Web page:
The federal-required study leading to a recommended site for an airfield to replace Hailey's Friedman Memorial Airport was launched Monday night with a volley of spirited questions and opinions from supporters and critics of a new facility. The grueling Environmental Impact Statement study is expected to take up to three years.
Most questions and observations thrown at a Federal Aviation Administration official and consulting firm president were dominated by a large contingent of Ketchum and Sun Valley businessmen who've generally questioned the wisdom of placing a new airport too far from the region's tourism hubs.
However, Wally Huffman, general manager of Sun Valley Co., took what some saw as a contradictory position. He suggested that if a new site to replace Friedman is picked, the FAA should consider a regional airport jointly operated by Twin Falls and Blaine counties. But, as a member of the citizen site selection committee, Huffman had insisted a new airport couldn't be more than 40 minutes from Sun Valley Resort.
Following the meeting, Huffman explained that a jointly owned airport would make a new airport financially successful. Also, Huffman brusquely suggested the city of Hailey ought to be removed from any future role once a new site is determined. Huffman also claimed the airport authority "didn't look very seriously about moving the airport to the west" of its present location.
However, the FAA's Bill Watson said that scenario had been rejected several times over the 20 years he's been with the FAA's Washington-Oregon-Idaho section office outside Seattle.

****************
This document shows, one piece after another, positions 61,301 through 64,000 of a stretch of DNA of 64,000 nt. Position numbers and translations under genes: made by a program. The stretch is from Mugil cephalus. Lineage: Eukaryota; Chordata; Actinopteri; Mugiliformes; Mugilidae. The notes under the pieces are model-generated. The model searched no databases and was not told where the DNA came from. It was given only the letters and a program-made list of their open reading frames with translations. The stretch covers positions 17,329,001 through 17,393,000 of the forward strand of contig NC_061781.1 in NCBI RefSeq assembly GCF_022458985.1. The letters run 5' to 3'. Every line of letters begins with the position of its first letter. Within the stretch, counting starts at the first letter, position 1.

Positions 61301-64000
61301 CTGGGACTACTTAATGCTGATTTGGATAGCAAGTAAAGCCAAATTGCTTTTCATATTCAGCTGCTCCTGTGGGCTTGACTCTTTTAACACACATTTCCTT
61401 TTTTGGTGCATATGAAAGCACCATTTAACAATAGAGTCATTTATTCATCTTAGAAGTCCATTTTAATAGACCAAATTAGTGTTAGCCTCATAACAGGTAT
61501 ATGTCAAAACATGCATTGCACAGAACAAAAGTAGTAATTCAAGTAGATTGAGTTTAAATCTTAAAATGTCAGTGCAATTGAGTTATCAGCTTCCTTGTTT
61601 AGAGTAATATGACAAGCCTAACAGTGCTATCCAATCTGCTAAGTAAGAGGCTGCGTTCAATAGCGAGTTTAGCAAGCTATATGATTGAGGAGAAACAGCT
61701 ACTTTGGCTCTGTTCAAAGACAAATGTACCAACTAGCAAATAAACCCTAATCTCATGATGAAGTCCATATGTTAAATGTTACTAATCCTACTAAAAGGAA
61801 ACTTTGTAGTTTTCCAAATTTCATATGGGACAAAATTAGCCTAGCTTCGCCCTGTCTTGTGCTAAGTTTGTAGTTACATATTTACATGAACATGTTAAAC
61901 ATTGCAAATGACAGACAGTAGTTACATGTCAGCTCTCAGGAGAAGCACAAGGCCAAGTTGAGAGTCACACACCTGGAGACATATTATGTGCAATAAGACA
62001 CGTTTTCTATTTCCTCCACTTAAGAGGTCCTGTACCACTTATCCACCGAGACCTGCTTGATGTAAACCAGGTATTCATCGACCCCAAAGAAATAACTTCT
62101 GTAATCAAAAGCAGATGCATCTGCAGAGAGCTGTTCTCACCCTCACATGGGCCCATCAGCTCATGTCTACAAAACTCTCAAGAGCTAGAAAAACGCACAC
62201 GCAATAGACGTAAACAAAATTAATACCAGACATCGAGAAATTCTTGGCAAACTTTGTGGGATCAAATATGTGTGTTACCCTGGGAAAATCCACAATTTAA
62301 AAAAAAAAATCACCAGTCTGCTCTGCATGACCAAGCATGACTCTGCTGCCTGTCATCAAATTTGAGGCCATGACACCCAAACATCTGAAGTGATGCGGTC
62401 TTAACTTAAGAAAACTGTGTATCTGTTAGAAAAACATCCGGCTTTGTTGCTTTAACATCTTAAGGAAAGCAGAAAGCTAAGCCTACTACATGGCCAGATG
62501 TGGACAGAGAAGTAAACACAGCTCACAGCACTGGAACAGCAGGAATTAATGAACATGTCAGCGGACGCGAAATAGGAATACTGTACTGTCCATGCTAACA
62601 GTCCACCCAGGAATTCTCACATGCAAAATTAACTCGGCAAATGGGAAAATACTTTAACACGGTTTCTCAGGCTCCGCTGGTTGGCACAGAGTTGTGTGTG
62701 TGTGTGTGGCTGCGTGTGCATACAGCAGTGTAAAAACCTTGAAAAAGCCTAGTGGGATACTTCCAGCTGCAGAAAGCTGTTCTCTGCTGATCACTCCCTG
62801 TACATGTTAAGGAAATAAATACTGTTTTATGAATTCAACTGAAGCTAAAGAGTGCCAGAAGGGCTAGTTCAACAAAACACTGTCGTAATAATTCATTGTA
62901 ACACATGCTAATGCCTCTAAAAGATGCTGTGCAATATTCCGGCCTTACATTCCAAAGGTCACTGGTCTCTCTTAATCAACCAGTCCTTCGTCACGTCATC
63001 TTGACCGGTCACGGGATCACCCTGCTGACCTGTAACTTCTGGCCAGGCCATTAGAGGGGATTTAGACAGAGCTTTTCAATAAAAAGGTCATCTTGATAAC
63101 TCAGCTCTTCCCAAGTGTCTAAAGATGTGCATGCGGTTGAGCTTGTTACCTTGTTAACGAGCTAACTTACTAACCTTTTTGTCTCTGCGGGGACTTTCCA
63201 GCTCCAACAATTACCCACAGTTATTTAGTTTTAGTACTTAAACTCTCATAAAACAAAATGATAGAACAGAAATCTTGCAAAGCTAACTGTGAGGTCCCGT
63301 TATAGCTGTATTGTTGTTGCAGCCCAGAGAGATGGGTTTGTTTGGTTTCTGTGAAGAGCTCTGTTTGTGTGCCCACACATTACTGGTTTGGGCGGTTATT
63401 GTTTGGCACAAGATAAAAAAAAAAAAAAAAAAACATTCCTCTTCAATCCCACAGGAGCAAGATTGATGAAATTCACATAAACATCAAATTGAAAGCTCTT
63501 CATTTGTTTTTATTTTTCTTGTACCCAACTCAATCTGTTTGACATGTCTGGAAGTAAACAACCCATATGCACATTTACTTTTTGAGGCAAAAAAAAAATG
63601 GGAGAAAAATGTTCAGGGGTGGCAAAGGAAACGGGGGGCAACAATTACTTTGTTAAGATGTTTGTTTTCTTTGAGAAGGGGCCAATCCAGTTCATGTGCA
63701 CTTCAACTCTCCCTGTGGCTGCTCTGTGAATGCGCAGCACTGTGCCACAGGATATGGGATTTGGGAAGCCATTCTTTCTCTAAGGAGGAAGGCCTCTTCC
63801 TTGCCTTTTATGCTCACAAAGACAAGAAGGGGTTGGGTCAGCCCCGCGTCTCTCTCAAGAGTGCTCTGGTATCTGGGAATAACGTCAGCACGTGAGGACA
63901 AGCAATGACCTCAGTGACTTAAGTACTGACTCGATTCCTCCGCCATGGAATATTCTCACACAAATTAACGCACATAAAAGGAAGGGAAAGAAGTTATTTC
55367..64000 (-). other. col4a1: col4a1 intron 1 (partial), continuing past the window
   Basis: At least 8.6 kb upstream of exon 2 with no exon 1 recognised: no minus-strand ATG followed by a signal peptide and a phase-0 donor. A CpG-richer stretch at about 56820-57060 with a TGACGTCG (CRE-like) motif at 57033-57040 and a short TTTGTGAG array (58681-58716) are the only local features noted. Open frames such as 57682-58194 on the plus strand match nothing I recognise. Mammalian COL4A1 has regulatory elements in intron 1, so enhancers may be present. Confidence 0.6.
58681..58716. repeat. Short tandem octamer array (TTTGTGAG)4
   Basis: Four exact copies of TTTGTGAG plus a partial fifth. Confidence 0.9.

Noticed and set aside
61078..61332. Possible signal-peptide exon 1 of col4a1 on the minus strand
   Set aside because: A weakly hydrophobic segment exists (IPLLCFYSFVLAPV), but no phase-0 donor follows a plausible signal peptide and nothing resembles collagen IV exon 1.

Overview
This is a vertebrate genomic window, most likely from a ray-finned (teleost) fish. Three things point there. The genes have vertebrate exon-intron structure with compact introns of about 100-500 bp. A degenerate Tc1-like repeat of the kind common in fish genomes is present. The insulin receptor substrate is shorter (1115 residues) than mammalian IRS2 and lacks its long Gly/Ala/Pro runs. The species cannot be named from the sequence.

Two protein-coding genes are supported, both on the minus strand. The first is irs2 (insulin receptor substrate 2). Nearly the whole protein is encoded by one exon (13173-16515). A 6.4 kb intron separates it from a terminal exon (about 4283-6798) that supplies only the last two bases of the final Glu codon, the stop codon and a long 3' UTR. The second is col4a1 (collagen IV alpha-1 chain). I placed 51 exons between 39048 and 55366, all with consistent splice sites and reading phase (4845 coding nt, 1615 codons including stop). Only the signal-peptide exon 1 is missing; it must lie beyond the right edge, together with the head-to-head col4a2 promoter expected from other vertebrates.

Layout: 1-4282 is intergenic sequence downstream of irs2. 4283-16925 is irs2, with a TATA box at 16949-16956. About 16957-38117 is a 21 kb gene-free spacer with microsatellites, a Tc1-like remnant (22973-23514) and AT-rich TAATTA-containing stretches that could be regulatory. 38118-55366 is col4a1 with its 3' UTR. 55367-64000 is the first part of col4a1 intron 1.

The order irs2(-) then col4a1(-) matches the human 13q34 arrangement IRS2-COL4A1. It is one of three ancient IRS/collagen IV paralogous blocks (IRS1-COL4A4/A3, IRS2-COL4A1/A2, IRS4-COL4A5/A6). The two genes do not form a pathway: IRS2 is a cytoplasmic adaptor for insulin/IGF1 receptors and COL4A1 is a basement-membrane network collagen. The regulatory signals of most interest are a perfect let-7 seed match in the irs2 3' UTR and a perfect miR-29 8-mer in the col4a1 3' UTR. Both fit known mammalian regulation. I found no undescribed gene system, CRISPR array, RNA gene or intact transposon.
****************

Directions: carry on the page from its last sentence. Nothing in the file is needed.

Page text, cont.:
Most questions and opinions—eight in all—came from Dick Fenton, a Ketchum real estate executive and nominal point man for those opposed to closing Friedman. He dwelled on his favored target of attack, "minimum revenue guarantees" for airlines that might need subsidies. Watson and consultant Mark Perryman, of Ohio-based Landrum & Brown, explained—as airport manager Rick Baird has explained to Fenton over the past year and a half since the topic was raised—that the FAA and Friedman don't provide MRGs. They are the responsibility of local business sources.
Two residents of Camas County, Dan Kenney and Dave Konrad, told Watson and Perryman most Camas residents do not want an airport site in their county.
Bert Redfern, a resident of Hailey's Woodside residential area adjoining the airport, implored consultants to consider the fate of some 87 homeowners who'd lose their houses if Friedman was expanded to meet FAA safely standards.
Last year, a Friedman citizen site selection committee designated an area just north of Blaine County's southern boundary, east of state Highway 75 and south of Timmerman Hill, as its preferred locale for a new airport. However, the EIS will evaluate 16 or more possible sites in the Wood River Valley region.
The Hailey airport is living on borrowed time. It was not designed for larger aircraft such as the Bombardier Q400 operated by Horizon Air, but continues operating by clearing the taxiway whenever a Q400 is landing or taking off to provide more clearance.
Watson and Perryman said Friedman would be considered as an alternative site, although the city of Hailey and Blaine County have voted to close it, in their role as the Friedman Memorial Airport Authority.
Watson pointed out that any site designated for a new airport must have a "sponsor"—such as the current city-county owners of Friedman—to accept federal funds and federal regulations.
Landrum & Brown, which specializes in airport engineering and consulting, has done at least 15 airport EISs, Perryman said. Six other firms with specific specialties have been hired to assist in the study.